The Great Gatsby

Starring: Tobey Maguire, Leonardo DiCaprio, Carey Mulligan, Joel Edgerton, Jason Clarke, Isla Fisher, Elizabeth Debicki, Jack Thompson

Written By: Baz Luhrmann and Craig Pearce

Directed By: Baz Luhrmann

I am definitely one of those “Baz” skeptics. In fact, that’s why I’m just now reviewing the film, months after its theatrical release. I often find his films to be loud, flashy, and void of substance. I think the only good thing I could say really about his work prior to Gatsby is that it is very pretty to look at. Moulin Rouge was his best work before this, in my opinion, and even that took multiple viewings before I finally thought the film was OK. I hate Romeo + Juliet, and Australia was a chore. Gatsby, however, is actually kinda fantastic. I’m shocked.

I have to admit upfront that this is my only exposure to the Gatsby source material. I honestly haven’t read the book, nor have I seen the Robert Redford version. It’s really a great story, and from what I can tell, Luhrmann really brings it to life. The colors on the screen, the detail put into the scenic work, the costuming, it is all incredibly, beautifully designed. Luhrmann ‘paints’ his films, making sure each frame is a stand-alone masterpiece. He’s always been a very visual director, and this film really allows him to shine in that respect.

The story follows Nick (Maguire) as he looks back on his life, reflecting on time spent with one “Jay Gatsby”.The story unfolds that Gatbsy (Dicaprio) is a notoriously private person, who very few have ever had the pleasure of meeting. Yet he throws large, elaborate parties, and hundreds frequent them. Most know nothing about him beyond simple rumors. Nick has the pleasure of receiving an invitation from Gatsby to such an event, and becomes acquainted with the man behind the mask. He’s intrigued by Gatsby, as he lives such a different life than his.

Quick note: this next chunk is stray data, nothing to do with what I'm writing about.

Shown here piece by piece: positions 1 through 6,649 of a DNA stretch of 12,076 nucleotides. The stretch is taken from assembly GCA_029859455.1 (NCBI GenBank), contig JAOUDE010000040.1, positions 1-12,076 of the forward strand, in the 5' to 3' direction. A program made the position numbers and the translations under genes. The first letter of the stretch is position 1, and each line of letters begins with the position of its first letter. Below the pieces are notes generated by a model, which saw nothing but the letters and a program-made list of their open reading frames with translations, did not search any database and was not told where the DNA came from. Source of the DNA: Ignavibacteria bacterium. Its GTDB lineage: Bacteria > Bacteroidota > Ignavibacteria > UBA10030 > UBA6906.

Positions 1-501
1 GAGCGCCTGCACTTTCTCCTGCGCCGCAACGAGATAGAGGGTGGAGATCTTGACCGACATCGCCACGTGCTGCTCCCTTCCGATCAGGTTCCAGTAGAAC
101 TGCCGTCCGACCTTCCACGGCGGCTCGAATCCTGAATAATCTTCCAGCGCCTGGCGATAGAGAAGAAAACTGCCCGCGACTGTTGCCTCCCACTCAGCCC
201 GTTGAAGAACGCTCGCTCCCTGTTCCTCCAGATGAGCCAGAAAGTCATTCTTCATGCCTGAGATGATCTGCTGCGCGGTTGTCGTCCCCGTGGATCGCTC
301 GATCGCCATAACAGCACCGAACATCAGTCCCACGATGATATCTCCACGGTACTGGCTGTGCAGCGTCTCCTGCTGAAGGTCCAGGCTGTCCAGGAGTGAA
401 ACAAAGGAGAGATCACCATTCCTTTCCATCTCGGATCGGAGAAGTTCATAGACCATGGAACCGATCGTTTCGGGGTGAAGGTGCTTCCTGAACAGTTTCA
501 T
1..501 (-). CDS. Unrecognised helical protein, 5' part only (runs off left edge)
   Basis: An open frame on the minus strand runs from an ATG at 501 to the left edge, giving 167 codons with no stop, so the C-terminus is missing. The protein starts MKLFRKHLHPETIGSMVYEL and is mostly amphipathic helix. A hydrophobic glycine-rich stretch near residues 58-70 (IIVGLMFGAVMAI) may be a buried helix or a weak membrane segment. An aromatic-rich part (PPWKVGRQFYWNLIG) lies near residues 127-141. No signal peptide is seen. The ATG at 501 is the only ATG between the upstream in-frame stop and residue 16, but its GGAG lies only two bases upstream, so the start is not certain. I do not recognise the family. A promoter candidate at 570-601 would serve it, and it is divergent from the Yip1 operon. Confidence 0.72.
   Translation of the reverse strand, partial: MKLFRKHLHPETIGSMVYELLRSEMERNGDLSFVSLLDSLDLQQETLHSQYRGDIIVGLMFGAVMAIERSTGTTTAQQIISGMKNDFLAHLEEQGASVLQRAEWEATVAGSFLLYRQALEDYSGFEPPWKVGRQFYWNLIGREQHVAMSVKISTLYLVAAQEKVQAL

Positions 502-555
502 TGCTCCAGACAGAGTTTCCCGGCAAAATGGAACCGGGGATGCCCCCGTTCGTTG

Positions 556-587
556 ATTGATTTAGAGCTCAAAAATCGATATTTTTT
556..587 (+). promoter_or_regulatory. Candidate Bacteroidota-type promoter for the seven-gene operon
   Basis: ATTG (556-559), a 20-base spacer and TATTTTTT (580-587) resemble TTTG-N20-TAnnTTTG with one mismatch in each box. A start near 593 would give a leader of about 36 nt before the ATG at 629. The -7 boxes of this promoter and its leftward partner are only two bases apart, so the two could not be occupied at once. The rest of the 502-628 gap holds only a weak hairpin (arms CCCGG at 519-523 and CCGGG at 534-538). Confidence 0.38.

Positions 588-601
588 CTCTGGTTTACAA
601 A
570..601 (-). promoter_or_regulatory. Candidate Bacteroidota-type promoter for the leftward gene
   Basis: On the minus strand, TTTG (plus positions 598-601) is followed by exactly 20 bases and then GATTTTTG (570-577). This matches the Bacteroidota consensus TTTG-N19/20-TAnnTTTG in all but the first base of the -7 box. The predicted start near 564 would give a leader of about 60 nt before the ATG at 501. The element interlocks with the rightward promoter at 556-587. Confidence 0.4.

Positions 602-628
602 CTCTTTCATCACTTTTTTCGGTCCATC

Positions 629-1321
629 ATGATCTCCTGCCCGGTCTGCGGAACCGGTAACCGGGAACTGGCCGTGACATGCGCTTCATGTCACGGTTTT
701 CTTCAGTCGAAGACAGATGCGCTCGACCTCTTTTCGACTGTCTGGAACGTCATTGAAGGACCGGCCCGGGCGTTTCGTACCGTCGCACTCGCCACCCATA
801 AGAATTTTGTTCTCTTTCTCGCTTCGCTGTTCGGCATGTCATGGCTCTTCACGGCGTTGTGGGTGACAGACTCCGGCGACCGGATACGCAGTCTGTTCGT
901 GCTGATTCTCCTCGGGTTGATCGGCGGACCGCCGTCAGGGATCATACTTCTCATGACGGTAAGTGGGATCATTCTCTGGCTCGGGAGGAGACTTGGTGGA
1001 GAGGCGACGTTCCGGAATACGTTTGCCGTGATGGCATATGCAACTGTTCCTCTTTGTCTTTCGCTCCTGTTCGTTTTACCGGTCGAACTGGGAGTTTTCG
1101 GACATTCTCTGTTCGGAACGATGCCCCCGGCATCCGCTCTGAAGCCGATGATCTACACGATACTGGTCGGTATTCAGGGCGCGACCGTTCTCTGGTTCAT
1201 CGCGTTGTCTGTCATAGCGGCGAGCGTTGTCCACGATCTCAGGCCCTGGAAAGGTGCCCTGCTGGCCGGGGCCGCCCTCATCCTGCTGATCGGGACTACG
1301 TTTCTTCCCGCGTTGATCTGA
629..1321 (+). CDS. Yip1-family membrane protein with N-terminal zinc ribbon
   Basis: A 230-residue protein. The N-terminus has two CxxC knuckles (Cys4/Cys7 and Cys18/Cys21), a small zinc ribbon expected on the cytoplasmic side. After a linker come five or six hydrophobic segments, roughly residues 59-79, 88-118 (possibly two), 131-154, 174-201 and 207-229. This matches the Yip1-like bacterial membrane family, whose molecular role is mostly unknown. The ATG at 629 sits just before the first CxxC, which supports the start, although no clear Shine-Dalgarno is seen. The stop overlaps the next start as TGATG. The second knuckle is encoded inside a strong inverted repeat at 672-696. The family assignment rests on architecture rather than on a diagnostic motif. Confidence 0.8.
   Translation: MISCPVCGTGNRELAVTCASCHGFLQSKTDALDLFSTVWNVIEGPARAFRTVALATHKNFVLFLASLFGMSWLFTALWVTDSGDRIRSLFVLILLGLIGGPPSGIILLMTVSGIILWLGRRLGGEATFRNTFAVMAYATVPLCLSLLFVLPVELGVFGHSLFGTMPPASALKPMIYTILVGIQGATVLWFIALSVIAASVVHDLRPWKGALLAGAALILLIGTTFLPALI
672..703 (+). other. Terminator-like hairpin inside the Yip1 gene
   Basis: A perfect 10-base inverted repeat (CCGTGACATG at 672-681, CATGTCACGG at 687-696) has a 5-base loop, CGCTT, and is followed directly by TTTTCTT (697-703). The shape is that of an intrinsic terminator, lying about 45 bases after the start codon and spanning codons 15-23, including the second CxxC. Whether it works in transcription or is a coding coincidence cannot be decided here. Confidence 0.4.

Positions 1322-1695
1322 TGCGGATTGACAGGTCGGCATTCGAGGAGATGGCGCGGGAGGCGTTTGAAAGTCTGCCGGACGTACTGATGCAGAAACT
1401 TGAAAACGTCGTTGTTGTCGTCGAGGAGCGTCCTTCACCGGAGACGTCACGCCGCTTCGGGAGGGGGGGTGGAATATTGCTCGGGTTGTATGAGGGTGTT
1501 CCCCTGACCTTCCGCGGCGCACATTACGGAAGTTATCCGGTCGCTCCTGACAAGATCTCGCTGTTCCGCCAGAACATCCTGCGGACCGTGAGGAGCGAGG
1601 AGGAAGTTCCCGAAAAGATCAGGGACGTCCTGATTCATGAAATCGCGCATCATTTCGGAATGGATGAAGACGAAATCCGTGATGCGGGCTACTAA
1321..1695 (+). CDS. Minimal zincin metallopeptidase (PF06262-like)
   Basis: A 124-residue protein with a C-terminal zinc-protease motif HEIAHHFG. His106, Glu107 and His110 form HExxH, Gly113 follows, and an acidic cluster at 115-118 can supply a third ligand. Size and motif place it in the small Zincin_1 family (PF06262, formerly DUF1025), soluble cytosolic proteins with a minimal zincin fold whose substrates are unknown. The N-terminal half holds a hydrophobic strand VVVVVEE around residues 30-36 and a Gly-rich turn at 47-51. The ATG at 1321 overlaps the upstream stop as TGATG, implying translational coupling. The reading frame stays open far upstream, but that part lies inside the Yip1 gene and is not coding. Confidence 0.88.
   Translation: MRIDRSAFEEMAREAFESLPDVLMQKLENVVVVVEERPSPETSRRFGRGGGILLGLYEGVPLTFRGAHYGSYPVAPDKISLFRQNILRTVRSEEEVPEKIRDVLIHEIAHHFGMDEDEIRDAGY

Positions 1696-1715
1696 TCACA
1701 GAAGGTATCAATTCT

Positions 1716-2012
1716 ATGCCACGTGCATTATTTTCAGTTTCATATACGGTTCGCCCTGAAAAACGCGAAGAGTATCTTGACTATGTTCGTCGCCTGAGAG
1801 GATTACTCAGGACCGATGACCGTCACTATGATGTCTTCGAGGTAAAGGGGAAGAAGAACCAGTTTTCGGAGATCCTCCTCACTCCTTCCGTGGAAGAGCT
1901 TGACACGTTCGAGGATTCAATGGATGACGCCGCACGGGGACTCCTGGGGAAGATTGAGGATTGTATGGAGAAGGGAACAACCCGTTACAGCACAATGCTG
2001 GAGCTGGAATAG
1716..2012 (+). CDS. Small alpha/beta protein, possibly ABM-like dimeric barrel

Gatsby reveals to him that he does have an agenda with Nick, and it lies with him needing Nick to arrange to have tea with his cousin, Daisy (Mulligan). Gatsby and Daisy were once madly in love, but he was poor, and she ended up marrying Tom Buchanan (Edgerton) instead. Nick is well aware that Tom is having an affair with the wife (Fisher) of an acquaintance (Clarke), so it puts his mind at ease setting up this meeting. Once the two are reunited, their grand love affair reignites. But Gatsby has plans for the future, and he needs Daisy to make a choice. Sometimes, a bird in the hand is worth two in the bush.

The film is beautiful, featuring a great soundtrack that highlights the grand lifestyle to which our lead characters are accustomed. Whenever we see Jason Clarke’s character, who is destitute poor, all the colors are washed out. His life has no color. It is only a smattering of various hues of gray. His wife, a temptress, is the only color around him, always donning red, an obvious choice for a mistress. Lana Del Rey’s standout song Young And Beautiful is a perfect representation of the film.

My only concern is with Tobey Maguire, who brings an odd goofy quality to Nick, one that is appreciated in films like Spider-Man or Pleasantville where he is playing a somewhat nerdy character. In this character, he isn’t really nerdy, merely just a reserved, quiet man. I think Maguire was miscast. Carey Mulligan, meanwhile, was superb as Daisy, and DiCaprio is charming as Gatsby. I can’t help but think the film would have been just a little better with a different leading man. I love Maguire, just not in this role.

If you were worried that Luhrmann’s adaptation was going to be incoherent, you’ll be happy to know I found it to be his best work yet. It will likely be forgotten for all awards this year, except maybe costuming and art direction, but it deserved so much more. Truly one of the better films this year.


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